ECPA Supports Sustainable Energy in the Caribbean

Tuesday, September 02, 2014

In his remarks at the event, Saint Lucia’s Minister for the Public Service, Sustainable Development, Energy, Science and Technology, James Fletcher, stressed the importance of sustaining efforts to transform the region’s energy sector. He noted that the high cost of electricity undermines business productivity in Caribbean countries, a factor that must be addressed if the region is to stand a chance of enhancing sustainable development.

The Caribbean region imports the vast majority of the energy resources it uses. It generates most of its electricity from diesel or gasoil and has only modest hydro resources. The development and use of natural resources—including renewable energy sources to generate electricity—will be essential to facilitate a transition to a more secure and sustainable energy future. While renewable energy is a key component of that transformation, the startup costs of some technologies can be a barrier.

It was against this backdrop that the OAS Department of Sustainable Development, the executing agency for the ECPA Sustainable Energy Capacity Building Initiative, organized this event. In his opening remarks, Cletus I. Springer, Director of the OAS Department of Sustainable Development, applauded what he called “the renaissance” taking place in the energy sector in the Caribbean. He noted that while the region was making strides toward sustainable energy solutions, countries need to work together and learn from each other within a coordinated strategic framework, so as “not to reinvent the wheel.”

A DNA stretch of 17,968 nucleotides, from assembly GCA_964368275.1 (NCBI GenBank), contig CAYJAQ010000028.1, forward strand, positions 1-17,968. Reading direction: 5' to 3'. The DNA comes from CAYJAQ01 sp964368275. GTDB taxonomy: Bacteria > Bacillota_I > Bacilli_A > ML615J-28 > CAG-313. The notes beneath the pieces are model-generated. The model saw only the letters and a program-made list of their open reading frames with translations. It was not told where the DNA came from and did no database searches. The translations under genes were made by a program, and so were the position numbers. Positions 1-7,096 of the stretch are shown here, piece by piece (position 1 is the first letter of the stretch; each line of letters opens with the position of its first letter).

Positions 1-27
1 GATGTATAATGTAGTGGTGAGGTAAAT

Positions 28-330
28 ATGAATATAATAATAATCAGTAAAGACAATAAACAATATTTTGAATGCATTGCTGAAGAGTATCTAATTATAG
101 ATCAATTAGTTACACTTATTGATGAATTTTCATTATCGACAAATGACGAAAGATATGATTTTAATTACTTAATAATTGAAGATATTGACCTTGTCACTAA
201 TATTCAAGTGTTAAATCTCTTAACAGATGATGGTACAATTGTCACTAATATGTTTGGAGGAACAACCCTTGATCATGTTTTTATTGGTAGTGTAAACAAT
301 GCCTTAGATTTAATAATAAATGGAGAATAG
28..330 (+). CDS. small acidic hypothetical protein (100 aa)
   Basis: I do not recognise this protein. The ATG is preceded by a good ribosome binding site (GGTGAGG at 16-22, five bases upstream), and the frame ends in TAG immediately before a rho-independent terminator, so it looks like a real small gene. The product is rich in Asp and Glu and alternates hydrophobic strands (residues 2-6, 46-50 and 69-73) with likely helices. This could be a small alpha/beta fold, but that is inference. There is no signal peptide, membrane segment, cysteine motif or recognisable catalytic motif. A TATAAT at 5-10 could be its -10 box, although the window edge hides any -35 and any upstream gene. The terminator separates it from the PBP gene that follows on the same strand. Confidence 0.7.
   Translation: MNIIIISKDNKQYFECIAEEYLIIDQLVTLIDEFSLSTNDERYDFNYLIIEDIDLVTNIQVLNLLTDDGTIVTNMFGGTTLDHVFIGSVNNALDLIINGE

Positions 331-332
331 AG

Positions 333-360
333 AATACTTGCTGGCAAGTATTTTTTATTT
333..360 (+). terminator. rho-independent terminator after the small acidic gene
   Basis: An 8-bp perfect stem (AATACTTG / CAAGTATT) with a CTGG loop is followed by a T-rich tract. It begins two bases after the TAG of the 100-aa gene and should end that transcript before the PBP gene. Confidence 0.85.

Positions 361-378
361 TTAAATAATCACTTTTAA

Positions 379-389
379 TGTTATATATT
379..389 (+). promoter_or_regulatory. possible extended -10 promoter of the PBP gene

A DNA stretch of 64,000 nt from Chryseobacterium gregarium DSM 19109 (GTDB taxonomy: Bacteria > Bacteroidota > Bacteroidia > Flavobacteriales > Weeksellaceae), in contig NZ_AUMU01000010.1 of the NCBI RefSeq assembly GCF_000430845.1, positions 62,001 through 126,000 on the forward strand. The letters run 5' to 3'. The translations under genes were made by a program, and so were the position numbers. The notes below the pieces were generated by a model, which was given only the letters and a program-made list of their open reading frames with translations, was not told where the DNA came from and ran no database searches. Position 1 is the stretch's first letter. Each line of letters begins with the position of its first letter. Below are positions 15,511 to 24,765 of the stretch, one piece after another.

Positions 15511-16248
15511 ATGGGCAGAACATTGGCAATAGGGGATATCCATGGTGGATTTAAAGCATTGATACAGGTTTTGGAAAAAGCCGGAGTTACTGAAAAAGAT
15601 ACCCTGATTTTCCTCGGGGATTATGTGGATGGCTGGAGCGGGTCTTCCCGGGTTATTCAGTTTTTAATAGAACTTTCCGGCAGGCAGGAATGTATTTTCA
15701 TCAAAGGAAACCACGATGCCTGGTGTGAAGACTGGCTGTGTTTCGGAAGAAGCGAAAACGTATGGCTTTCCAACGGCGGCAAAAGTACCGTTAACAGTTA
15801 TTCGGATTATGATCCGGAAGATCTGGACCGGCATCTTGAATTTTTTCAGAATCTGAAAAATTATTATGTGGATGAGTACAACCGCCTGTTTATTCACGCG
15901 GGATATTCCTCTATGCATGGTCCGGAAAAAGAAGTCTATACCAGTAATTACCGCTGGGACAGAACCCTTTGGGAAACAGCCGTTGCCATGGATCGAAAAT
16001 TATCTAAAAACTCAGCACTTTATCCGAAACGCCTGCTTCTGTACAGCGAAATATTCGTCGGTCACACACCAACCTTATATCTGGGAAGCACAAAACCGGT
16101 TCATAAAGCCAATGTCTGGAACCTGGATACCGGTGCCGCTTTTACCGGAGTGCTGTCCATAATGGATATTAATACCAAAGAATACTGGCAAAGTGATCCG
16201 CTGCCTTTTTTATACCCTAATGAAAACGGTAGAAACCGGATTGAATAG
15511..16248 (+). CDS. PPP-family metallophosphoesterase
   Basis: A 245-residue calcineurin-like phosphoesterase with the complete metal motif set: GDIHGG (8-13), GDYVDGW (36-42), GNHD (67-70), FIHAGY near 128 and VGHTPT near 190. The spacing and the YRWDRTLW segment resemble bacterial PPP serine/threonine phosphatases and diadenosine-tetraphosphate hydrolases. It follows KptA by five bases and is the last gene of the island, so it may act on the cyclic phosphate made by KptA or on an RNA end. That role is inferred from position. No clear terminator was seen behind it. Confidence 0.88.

Among those in attendance were senior government officials in charge of their countries’ energy portfolio, as well as representatives of donor agencies and technical experts. Participants included representatives of the Caribbean Development Bank, the European Union, the U.S. Department of State, U.S. Department of Energy, and Carbon War Room, a nongovernmental organization that promotes business solutions to reduce carbon emissions. The aim of the workshop was to identify solutions that have proved to be effective and to establish short- and medium-term priorities.

This was the second workshop held by the ECPA Sustainable Energy Capacity Building Initiative in the Caribbean, which seeks to address challenges involved in commercializing and expanding the development and use of sustainable energy technologies for power generation. Through this initiative, the OAS is facilitating a transition toward a diversified energy market that favors low-carbon technologies and reduces dependence on imported fossil fuels, whose high and fluctuating prices have a negative impact on the trade balance of small island states.